<p>Jessie J has described her miscarriage as the ‘saddest and loneliest time’</p>

Jessie J has described her miscarriage as the ‘saddest and loneliest time’

Jessie J says miscarriage was ‘saddest and loneliest’ time

The singer says a stranger encouraged her to share her grief with others

Saman Javed
Wednesday 19 January 2022 11:15
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Jessie J has described her miscarriage as the “saddest and loneliest time”, but that she is now in the “happiest place” she’s ever been.

The 33-year-old, whose real name is Jessica Cornish, made the comments during a recent set at Lafayette in London, where she has been performing a string of intimate acoustic gigs since December.

Cornish first spoke publicly about suffering a miscarriage in November 2021. In a now-deleted post to her Instagram, she shared a photograph of herself holding a positive pregnancy test.

The Price Tag singer said she had received the sad news when attending her third scan.

Opening up about the day she received the news, Cornish said a man had approached her on the street after seeing her crying alone and encouraged her to share her grief with other people, The Mirror reports.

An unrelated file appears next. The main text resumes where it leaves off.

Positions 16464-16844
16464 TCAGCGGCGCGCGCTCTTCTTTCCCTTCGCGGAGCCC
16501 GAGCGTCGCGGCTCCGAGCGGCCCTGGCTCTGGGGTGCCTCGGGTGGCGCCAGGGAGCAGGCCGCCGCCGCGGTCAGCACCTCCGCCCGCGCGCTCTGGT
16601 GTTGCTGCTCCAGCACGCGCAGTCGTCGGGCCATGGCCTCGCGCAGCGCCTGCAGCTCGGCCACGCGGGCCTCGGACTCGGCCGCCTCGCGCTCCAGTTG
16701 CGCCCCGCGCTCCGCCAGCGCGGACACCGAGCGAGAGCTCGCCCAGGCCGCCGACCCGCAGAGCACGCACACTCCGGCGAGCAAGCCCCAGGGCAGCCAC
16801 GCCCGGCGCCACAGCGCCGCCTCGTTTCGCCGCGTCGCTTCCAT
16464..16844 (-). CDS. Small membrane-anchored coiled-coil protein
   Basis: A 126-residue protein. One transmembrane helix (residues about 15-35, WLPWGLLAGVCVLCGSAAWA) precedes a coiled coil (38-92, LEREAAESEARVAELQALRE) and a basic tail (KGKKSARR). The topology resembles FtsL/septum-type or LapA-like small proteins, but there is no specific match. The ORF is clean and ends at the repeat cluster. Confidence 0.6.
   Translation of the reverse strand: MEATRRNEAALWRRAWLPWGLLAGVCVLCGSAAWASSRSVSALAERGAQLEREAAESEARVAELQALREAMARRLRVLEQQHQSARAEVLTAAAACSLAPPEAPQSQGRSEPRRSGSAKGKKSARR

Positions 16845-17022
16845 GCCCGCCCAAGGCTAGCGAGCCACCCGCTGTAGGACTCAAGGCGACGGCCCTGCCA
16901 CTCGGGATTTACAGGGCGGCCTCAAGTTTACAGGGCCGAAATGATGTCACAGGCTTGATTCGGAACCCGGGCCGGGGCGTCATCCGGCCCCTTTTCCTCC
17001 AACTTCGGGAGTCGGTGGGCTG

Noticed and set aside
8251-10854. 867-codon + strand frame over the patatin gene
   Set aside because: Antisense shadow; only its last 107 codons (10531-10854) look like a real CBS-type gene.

“That is why I do what I do. So to anyone who has been through that, or near someone who has, I am so sorry. There is no other way to explain it than just the saddest, loneliest thing,” she said.

In the UK, it is estimated that one in four pregnancies ends in miscarriage.

The chances of miscarriage are highest in the early stages of pregnancy, from 25 per cent in the first four weeks, to five per cent at eight weeks and less than two per cent at 12 weeks. After 12 weeks the rate decreases to less than one per cent.

In a post to her Instagram in December 2021, Cornish said she regretted sharing the news of her miscarriage with followers “just hours” after she was told because she was “alone” and “hadn’t processed anything”.

“Truth is, I just needed to f***ing cry and fall into someone’s arms and sob,” she said, adding that the impact of suffering from a miscarriage isn’t discussed enough.

“What we talk about isn’t what really happens. I truly now understand why women so often talk about the want and need for miscarriage to be openly spoken about more.

“I have never experienced physical pain and trauma or felt loneliness like it. This has changed me forever. In the most, heartbreaking, but beautiful way.

“I guess I’m here to say to anyone who may not have been told this, you are allowed to be broken. You are allowed to cry. Allowed to be weak. Allowed to be exhausted from the pain and the bleeding and the grief that barely has space to exist.”

If you have been affected by any of the issues raised in this article, you can contact the Miscarriage Association helpline on 01924 200799 or email the charity at info@miscarriageassociation.org.uk. The helpline is open from 9am to 4pm Monday to Friday.

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